How long is the process for buying a house usually?
...assuming you've already found the house.
We've been looking online and driving by the houses. Judging from the photos online and from seeing the outside in person, we think we know which one we want (yes, I know this can easily change once we see the inside in person).
We go to the bank and realtor this week.
Also, if you have any words of wisdom, please share. :)
- 10 years agoBest Answer
A couple of different points to consider:
1.) Driving by and looking at homes will not be the same as looking at the home and reviewing any inspections and disclosures about the home. Be ready for some surprises that you can't see via photos or windows.
2.) Have your loan figured out before you are ready to make an offer. You will need to provide information to the loan officer. For a list of necessary items http://bit.ly/cEMYfa . They will want to run your credit report. If you plan on shopping around for loan and rates - run the credit report yourself (big 3 credit reports will be best) - and provide a copy to the loan officer. Ask them not to run your credit at this time as you are shopping.
Once you have settled in on a loan product and a loan officer - ask them for a pre-approval letter. This will tell you what you can afford and what conditions must be satisfied to support that pre-approval amount (like appraisal, clear title etc). Your real estate agent will most likely want to get a specific pre-approval letter for the exact address you are writing the offer and for an exact amount. Why? Say you are approved for $600K but are only making an offer at $550K. You don't need to let the seller know you can afford more. Have the approval letter reflect the offer amount. If they counter and you decide the home is work $560K, you can have the loan officer revise.
3.) Once you have the pre-approval process complete, decide which real estate agent you are going to work with. Find out if they know the neighborhoods you are interested in. Ask for competitive market analysis on homes you are interested in. Ask for trend reports. Ask for references. Ask about how they work. What hours? How often do they return calls/time frame? When do they show homes? This is someone you should feel like you can trust. That gets what you want and will fit how you want to work. Keep interviewing until you find that right fit.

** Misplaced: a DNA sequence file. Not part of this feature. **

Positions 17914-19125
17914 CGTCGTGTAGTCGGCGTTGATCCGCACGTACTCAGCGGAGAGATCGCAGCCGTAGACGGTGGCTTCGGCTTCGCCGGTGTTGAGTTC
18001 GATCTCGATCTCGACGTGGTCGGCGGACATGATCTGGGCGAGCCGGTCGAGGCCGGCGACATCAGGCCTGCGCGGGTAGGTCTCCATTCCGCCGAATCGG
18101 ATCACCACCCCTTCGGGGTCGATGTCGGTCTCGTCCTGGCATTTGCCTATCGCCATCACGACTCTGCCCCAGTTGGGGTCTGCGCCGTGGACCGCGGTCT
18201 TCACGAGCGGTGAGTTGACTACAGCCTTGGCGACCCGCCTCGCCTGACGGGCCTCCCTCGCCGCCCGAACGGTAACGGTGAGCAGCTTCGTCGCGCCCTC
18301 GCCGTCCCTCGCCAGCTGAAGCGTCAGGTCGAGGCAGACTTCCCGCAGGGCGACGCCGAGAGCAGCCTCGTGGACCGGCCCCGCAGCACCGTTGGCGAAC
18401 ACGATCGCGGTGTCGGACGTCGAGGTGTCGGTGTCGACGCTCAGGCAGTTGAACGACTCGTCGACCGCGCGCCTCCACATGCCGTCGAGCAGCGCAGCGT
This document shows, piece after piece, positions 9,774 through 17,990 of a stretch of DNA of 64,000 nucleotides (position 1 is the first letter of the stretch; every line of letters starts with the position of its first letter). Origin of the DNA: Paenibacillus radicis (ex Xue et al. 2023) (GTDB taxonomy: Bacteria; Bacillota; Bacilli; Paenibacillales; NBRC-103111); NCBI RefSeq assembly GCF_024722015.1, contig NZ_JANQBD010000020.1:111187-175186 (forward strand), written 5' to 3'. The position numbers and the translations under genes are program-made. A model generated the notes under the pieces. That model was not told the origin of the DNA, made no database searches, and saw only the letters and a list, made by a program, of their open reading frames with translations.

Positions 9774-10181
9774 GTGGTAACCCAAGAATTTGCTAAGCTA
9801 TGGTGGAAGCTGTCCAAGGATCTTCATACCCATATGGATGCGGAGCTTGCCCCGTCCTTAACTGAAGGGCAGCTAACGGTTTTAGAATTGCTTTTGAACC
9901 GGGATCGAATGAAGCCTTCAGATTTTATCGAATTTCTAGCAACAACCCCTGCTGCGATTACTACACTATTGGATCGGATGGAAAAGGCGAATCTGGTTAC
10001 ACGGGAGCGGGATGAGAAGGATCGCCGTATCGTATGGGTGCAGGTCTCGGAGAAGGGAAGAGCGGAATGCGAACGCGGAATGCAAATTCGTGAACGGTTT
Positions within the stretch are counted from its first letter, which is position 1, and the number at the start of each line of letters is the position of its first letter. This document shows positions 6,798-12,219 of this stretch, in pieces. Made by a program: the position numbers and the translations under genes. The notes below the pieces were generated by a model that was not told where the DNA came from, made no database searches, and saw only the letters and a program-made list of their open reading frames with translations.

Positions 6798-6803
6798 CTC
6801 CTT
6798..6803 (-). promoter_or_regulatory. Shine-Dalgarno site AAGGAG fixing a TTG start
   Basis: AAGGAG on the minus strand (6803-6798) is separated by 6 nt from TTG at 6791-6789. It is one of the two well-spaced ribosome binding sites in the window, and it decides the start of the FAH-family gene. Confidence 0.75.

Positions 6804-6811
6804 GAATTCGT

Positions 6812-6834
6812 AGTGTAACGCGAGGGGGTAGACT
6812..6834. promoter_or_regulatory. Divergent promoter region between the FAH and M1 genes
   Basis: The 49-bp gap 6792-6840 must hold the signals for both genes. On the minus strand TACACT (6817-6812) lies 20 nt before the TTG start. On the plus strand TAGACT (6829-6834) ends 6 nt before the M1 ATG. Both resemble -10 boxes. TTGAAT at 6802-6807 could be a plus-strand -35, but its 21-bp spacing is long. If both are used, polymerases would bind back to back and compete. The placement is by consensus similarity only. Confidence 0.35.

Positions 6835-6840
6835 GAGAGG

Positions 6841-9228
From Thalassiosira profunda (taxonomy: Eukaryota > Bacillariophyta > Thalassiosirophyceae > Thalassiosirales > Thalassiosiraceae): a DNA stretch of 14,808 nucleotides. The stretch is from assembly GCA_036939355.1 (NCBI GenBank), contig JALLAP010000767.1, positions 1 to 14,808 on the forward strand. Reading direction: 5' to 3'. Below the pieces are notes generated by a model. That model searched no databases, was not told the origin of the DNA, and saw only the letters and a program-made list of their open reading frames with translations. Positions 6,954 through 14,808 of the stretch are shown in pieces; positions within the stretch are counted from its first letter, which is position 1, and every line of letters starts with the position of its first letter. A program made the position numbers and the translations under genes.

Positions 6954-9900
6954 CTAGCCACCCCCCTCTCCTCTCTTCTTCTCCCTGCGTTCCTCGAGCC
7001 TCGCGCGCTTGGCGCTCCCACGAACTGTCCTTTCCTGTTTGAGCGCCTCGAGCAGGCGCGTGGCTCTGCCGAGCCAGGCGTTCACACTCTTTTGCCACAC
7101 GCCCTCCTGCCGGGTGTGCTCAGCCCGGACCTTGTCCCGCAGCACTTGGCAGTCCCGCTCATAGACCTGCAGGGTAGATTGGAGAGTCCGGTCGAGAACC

4.) Before you make the offer, see the comparables, know your low price (what a deal!) most likely price (comps), and highest (I love this house and don't want to look anymore) and the walk-a-way point - (these people are crazy!) . Knowing this before you write the offer will help you stay above the emotional side that comes with house hunting. For short sale expect a minimum of 45 day reply. On foreclosures expect 3-7 days. On a private sale - expect 3 days unless the sellers are out of town or live in another state - then add two more days.
5.) Offer is accepted and now you have contingency periods for inspections, appraisal, title clearance, loan approval - and lots of other little things spelled out in your contract. Standard for California is 17 days. I have written contracts with as short as 7 days. ( Try to get the longest you can without compromising your bargaining position if there are other offers.). These days are calendar days and not business days. They fly by... This is the time period that you cancel the contract without risking your deposit. (Have your agent explain this in detail.)
6.) Once contingency periods are released , most loans can close in two weeks. Time to draw up documents, sign off, transfer money, record title. If it is a FHA /VA loan expect 45 days to close. If it is a conventional (20% down) expect 30 days.
Things to consider - loan locks cost more the longer close of escrow is. If the seller needs more time to get out of the house, consider renting back to them at your mtg payment (PITI).
Remember there can be hiccups even in the most perfect transaction. Work closely with the professionals and make sure you are responsive to their request and they are most certainly responsive to yours.
- 4 years ago
It can take a couple months. It all depends on how fast your lender completes the loan process. Plus if it's a short-sale, I have heard it taking up to a year because they have to get your offered amount approved by all of the lending companies involved. If it's not far for you to drive to the school everyday (if you can't get into the house by the first starting day of school). The school shouldn't have a problem if you are for-sure moving to the area, and letting your child begin the year there rather then transfer. J
- Genuine GuidanceLv 710 years ago
If it isn't a foreclosure or short sale, you can ask for as short as a 30 day escrow. Depends on what happens when your loan gets to underwriting and how fast everyone can put things together. My escrows were always 30 to 45 days after the offer was accepted.
- Anonymous10 years ago
By the time you look for and find a house, make an offer, secure financing, have it inspected (if it's not a brand new house), get mortgage approval and close you're looking at around 1 month's time
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- ?Lv 710 years ago
4 months. Check your credit history free at http://annualcreditreport.com
Take your last two years of tax returns, bank statements and pay stubs with you to the bank
They want to see your income, expenses and debts. They also want to see the money you will use for a down payment and closing costs.